Bring your salsa to a low boil and let simmer for an hour or so. This isn’t necessary, but it cooks off some of the water from the tomatoes for a stronger flavor. While your salsa is simmering, prepare your jars in your canning pot and get your lids and rings hot in another pan of boiling water. Once everything is ready, ladle your hot salsa into your hot pint jars, add ½ TBS white vinegar to the top of each jar. Make sure to wipe your rims to ensure a good seal and tighten on your lids/rings. Place in your water bath canning pot and process pints for 20 minutes.
This salsa is similar to a salsa that you would get before your dinner at a Mexican restaurant, but with a smoky, chipotle taste. You can add more or fewer chipotles/hot peppers depending on your preferred degree of spiciness. For what it’s worth, my husband’s comment about this recipe was, “It’s got a kick!”
My favorite thing to do with this salsa is to pour it over a pork roast in my crock pot. I add a can of black beans, a can of corn, and a can of diced green chilies. Then, I warm up some tortillas and have a delicious and easy dinner. I hope you enjoy this recipe as much as my family has.
20 lbs. tomatoes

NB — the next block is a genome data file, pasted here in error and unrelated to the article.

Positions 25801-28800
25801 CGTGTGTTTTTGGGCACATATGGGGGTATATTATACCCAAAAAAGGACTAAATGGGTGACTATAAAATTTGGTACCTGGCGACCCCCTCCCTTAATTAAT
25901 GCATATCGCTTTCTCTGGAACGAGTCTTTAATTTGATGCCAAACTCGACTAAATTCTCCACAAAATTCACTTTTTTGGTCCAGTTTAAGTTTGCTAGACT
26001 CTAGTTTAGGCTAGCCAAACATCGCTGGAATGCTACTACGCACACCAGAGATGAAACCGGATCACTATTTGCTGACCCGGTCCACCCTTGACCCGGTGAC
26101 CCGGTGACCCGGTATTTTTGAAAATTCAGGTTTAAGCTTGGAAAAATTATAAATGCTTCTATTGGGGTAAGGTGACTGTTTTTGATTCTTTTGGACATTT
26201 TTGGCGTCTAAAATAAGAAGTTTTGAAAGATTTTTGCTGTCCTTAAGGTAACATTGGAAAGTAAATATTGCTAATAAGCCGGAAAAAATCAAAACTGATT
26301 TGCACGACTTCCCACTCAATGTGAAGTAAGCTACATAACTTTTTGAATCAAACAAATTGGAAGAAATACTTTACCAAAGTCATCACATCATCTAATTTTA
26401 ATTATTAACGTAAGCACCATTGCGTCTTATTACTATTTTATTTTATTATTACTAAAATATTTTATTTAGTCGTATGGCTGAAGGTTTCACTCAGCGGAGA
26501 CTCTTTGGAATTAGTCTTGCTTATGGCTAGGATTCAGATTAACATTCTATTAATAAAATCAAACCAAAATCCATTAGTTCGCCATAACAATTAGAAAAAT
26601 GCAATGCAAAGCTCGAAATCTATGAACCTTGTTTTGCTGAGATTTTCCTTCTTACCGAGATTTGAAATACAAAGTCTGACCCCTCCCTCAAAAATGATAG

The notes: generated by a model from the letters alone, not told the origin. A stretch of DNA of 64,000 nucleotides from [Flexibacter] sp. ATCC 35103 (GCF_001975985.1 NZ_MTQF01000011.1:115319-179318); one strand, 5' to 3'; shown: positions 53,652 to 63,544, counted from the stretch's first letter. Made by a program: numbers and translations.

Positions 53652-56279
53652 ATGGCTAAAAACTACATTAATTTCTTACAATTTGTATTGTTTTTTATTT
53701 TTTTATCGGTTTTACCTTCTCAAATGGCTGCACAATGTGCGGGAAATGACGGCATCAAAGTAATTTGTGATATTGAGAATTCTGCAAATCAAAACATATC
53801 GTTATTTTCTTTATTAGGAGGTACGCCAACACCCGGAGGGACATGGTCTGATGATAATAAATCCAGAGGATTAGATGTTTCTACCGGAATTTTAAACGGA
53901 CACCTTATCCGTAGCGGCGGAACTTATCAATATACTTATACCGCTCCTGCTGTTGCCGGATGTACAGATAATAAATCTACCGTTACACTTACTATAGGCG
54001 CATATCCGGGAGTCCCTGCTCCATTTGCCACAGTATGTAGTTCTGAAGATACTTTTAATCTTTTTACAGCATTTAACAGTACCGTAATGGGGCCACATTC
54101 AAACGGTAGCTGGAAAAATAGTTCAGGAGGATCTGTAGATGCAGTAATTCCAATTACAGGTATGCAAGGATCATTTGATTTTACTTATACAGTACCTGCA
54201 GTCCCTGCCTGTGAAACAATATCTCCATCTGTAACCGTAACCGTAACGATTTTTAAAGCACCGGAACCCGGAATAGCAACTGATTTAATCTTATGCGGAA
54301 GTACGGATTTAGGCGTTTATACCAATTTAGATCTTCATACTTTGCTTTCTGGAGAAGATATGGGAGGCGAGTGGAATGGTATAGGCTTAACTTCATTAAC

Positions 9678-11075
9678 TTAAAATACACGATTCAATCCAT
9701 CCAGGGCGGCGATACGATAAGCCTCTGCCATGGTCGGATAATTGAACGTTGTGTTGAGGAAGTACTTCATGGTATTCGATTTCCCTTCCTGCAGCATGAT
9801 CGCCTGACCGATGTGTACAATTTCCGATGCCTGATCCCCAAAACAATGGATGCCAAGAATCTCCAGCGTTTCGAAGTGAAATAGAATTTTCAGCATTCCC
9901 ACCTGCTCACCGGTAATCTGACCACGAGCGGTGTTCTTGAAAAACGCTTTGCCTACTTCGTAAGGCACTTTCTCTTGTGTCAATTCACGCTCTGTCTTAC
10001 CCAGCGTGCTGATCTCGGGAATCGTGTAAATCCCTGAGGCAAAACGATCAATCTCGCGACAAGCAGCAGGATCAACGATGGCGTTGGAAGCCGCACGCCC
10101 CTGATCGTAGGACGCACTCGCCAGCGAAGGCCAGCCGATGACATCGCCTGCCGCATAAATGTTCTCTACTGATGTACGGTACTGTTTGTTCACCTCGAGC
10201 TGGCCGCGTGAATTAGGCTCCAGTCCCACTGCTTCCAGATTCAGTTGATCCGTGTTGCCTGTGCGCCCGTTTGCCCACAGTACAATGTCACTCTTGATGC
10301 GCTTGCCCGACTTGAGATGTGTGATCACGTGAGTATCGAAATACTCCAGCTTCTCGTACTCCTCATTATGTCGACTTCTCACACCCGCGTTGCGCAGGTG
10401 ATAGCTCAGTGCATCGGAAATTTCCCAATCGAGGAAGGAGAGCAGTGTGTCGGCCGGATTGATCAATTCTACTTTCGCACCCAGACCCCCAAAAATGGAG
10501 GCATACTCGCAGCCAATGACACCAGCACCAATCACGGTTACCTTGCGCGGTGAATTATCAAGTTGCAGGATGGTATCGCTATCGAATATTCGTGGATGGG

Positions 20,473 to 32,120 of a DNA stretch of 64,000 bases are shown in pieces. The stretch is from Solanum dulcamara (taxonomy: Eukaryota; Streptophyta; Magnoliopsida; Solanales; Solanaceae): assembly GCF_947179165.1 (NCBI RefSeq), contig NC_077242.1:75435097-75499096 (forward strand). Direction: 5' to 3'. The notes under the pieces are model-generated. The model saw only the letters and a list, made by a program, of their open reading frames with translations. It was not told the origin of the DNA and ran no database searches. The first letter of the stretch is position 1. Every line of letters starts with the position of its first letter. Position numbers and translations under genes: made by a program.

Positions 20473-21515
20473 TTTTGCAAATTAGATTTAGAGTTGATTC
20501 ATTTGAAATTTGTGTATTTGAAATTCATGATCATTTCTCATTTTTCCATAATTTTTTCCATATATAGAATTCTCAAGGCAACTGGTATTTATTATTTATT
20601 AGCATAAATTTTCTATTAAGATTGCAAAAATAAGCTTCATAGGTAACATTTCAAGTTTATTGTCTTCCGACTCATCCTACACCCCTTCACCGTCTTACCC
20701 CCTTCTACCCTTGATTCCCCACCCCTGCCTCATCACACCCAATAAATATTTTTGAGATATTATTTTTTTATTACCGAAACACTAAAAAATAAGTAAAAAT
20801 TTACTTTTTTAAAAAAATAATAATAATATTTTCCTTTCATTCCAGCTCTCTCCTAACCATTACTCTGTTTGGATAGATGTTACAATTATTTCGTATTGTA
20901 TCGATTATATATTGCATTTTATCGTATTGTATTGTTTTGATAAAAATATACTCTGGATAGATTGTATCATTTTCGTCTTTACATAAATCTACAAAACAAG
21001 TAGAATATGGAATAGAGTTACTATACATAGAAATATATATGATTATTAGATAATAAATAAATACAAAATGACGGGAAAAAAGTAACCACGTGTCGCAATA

5 lbs. tomatillos (make sure to remove the husk first)
8 lbs. peppers (Mix of sweet peppers, bells, jalapeños, serranos, anaheims)
4 lbs. onions
1 bunch cilantro
1 can fire roasted chipotle peppers
1 head garlic
3 TBS. salt
2 TBS. cumin
2 TBS. black pepper
1 cup white vinegar
Roast tomatoes, tomatillos, peppers and onions on sheets in the oven or on a cast iron griddle. Blend in a blender or food processor with cilantro, chipotles, garlic, salt, cumin, and black pepper. Simmer for an hour.
Download the canning process sheet to make these steps a breeze!
Meanwhile, fill your water bath processing pot with jars and hot tap water. Remember to use a wire canning jar rack or a silicone trivet. You can get the canning equipment checklist here! Bring to a boil.
Put a corresponding number of lids and rings in a saucepan filled halfway with tap water. Bring to a simmer.
Have nearby countertop covered in a towel, and have a jar lifter, funnel, and lid lifter ready.
Ladle into hot, prepared jars. Add ½ TBS vinegar to each jar. Wipe rims, and put on hot lids and rings. Process pints in a water bath for 20 minutes, making sure to adjust for altitude if necessary by adding 5 minutes for every 1000 feet you live above sea level. Let sit on the counter for 24 hours before washing, removing rings and storing.
If you’re not sure if you have the equipment you need to make this recipe, watch this:
Thank you so much for sharing Kimmy! This recipe sounds delicious and I’m convinced that the flavor from roasting the veggies first would be well worth the time. I can’t wait to hear about how you serve this salsa, Wildflowers! Be sure to share in the comments below!
And if you’re wishing you felt confident enough to try this recipe…
Get the Canning Essentials Workbook for $5 and be guided every step of the way making this recipe, and every recipe this season! The Workbook includes
- Canning Season Planner
- Pantry Checklist
- Equipment Checklist
- Acid & Canning Guide
- Canning Log
- Process Cheat Sheet
- Elevation Adjustment Guide
- Bonus Recipes